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AB0889 Factors contributing to length of inpatient hospital stay for patients with acute gout arthropathy at the northern hospital: an observational study
  1. M Mian1,2,
  2. MN Hossain3,
  3. M Omair1,
  4. D Liew1,2,
  5. CE Owen1,4,
  6. AM Foote1,2,
  7. RRC Buchanan1,2,4
  1. 1Department of Medicine, Austin Health
  2. 2Department of Medicine, Northern Health
  3. 3School of Public Health and Preventive Medicine, Monash University
  4. 4Department of Medicine, University of Melbourne, Melbourne, Australia


Background Gout is a common inflammatory arthropathy with a reported prevalence ranging from 1.7% to 4% within Australia – one of the highest in the world, second only to New Zealand.1 Epidemiological studies have established that its prevalence has increased steadily over recent years, with the impact of the disease on the rise.2

Gout has painful and debilitating effects on patients leading to impact on their quality of life. Even though usually managed in the primary care setting, many patients are ultimately admitted as inpatients to hospital with the associated increased resource utilisation and cost. There is a growing recognition of the economic burden of gout.3 A Canadian study estimated 5-year total health costs of patients with gout at $10,332 more than comparable gout free patients.4

Objectives To identify factors potentially contributing to increased length of inpatient hospital stay for acute exacerbations of gout in a teaching hospital in Melbourne, Australia.

Methods Patients admitted to The Northern Hospital, Melbourne, Australia with a discharge diagnosis of gout as their only acute medical problem between 1st July 2014 and 30th June 2016 were identified using ICD-10 disease coding from institutional compensation reports. Retrospective chart review was performed identifying length of stay and for variables which may potentially affect it.

Results 121 patients were discharged with an acute gout flare over the 2 years with a mean age of 66±15 years. The vast majority of patients in this cohort were male (86%). The mean length of stay was 2.3 days (95% CI 1.83–2.78 days), with a median of 1 day. The median length of hospital stay was increased by 2 days if patients lived alone (p=0.042) and 1 extra day if the C-Reactive Protein (CRP) measured at admission was >100 mg/L (p=0.001). Hospital stay was similarly prolonged by a single day if more than one joint was involved in the flare (p=0.003).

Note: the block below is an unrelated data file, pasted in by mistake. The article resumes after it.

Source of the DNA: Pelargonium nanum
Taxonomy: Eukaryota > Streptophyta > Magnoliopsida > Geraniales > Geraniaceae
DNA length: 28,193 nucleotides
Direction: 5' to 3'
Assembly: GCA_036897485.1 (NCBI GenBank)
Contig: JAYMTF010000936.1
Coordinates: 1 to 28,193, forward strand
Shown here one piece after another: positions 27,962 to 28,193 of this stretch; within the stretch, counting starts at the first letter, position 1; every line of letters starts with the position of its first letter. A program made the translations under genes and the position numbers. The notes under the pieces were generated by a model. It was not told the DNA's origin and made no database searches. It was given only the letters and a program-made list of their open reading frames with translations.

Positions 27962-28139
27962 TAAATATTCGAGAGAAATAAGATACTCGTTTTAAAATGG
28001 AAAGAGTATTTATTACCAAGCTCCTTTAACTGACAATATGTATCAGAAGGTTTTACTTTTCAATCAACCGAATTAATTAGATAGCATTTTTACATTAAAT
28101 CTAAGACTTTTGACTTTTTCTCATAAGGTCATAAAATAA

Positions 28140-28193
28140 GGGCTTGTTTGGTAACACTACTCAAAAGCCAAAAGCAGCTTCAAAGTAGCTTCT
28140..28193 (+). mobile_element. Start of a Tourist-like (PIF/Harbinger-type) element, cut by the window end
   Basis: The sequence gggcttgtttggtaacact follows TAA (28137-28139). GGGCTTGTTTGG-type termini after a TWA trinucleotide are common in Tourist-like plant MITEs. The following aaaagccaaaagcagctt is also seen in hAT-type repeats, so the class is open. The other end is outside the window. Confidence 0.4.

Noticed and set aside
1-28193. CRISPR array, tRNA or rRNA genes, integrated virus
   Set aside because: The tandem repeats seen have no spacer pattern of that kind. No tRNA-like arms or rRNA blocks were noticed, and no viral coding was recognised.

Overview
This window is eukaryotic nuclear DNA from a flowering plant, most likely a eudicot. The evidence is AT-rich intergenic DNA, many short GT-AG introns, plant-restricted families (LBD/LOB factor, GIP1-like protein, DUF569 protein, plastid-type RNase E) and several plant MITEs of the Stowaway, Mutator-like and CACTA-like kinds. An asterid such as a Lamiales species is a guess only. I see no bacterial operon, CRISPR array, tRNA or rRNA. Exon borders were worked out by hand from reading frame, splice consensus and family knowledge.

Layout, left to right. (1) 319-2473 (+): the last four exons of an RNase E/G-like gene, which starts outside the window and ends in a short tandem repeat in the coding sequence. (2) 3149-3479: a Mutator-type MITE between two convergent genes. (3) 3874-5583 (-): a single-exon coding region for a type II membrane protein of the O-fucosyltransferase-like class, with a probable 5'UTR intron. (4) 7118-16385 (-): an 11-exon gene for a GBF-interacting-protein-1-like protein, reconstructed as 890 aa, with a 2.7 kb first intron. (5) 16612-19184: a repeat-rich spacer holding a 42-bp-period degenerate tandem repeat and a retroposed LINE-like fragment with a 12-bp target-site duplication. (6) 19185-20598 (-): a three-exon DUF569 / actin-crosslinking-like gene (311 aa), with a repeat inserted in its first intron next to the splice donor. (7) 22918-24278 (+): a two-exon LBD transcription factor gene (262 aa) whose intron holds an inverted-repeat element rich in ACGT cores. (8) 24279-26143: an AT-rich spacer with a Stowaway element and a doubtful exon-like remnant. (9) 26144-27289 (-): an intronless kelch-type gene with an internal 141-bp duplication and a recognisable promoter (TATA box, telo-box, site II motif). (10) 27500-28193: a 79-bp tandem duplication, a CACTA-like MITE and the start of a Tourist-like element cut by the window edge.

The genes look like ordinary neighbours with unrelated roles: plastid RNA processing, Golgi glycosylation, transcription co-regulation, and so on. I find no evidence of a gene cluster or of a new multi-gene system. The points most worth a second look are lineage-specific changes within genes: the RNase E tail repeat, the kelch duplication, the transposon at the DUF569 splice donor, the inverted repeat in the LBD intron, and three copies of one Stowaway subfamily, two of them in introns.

Conclusions Gout without antecedent acute medical comorbidity is a common acute medical presentation to hospital with a large corresponding economic burden. Factors affecting length of inpatient stay include social status, marked elevation of CRP and polyarticular involvement. This study identifies factors which warrant further investigation as to how they may be ameliorated in order to improve health resource utilisation.


  1. Smit E, Hoy D, Cross M et al. Burden of disability due to musculoskeletal (MSK) disorders. Ann Rheum Dis 2014; 73: 1470–1476.

  2. Becker MA. Recent developments in the management of gout. Rheumatology 2012;51:i1.

  3. Shields GE, Beard SM. A systematic review of the economic and humanistic burden of gout. PharmacoEconomics 2015;33: 1029–1047.

  4. Fischer A, Cloutier M, Goodfield J, Borrelli R, Marvin D, Dziarmaga A. The direct economic burden of gout in an elderly Canadian population. J Rheumatol 2017;44(1):95–101.


Disclosure of Interest None declared

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